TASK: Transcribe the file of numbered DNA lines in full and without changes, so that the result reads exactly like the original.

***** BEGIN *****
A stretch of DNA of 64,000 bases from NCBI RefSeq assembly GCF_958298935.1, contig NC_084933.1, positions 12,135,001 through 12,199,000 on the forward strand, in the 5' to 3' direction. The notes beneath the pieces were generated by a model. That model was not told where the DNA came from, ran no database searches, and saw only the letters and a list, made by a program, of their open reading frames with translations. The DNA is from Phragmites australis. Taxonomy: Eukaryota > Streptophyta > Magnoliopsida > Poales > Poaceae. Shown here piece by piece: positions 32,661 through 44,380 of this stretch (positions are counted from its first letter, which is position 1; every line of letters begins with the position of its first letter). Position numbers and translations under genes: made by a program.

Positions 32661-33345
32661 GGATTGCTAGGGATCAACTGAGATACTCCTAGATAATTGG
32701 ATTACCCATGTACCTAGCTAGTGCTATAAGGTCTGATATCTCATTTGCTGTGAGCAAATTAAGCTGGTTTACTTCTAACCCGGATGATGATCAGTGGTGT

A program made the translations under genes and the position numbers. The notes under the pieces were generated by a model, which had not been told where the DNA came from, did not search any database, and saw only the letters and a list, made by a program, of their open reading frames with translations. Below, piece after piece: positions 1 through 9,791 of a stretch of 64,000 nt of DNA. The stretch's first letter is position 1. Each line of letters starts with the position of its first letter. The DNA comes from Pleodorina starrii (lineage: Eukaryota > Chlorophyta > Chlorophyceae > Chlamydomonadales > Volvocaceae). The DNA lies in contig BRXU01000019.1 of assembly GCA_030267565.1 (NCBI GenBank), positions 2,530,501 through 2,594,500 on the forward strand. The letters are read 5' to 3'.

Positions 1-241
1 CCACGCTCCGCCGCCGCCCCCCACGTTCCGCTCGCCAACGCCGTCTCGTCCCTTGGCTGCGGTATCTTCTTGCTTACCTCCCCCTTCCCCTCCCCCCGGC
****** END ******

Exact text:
A stretch of DNA of 64,000 bases from NCBI RefSeq assembly GCF_958298935.1, contig NC_084933.1, positions 12,135,001 through 12,199,000 on the forward strand, in the 5' to 3' direction. The notes beneath the pieces were generated by a model. That model was not told where the DNA came from, ran no database searches, and saw only the letters and a list, made by a program, of their open reading frames with translations. The DNA is from Phragmites australis. Taxonomy: Eukaryota > Streptophyta > Magnoliopsida > Poales > Poaceae. Shown here piece by piece: positions 32,661 through 44,380 of this stretch (positions are counted from its first letter, which is position 1; every line of letters begins with the position of its first letter). Position numbers and translations under genes: made by a program.

Positions 32661-33345
32661 GGATTGCTAGGGATCAACTGAGATACTCCTAGATAATTGG
32701 ATTACCCATGTACCTAGCTAGTGCTATAAGGTCTGATATCTCATTTGCTGTGAGCAAATTAAGCTGGTTTACTTCTAACCCGGATGATGATCAGTGGTGT

A program made the translations under genes and the position numbers. The notes under the pieces were generated by a model, which had not been told where the DNA came from, did not search any database, and saw only the letters and a list, made by a program, of their open reading frames with translations. Below, piece after piece: positions 1 through 9,791 of a stretch of 64,000 nt of DNA. The stretch's first letter is position 1. Each line of letters starts with the position of its first letter. The DNA comes from Pleodorina starrii (lineage: Eukaryota > Chlorophyta > Chlorophyceae > Chlamydomonadales > Volvocaceae). The DNA lies in contig BRXU01000019.1 of assembly GCA_030267565.1 (NCBI GenBank), positions 2,530,501 through 2,594,500 on the forward strand. The letters are read 5' to 3'.

Positions 1-241
1 CCACGCTCCGCCGCCGCCCCCCACGTTCCGCTCGCCAACGCCGTCTCGTCCCTTGGCTGCGGTATCTTCTTGCTTACCTCCCCCTTCCCCTCCCCCCGGC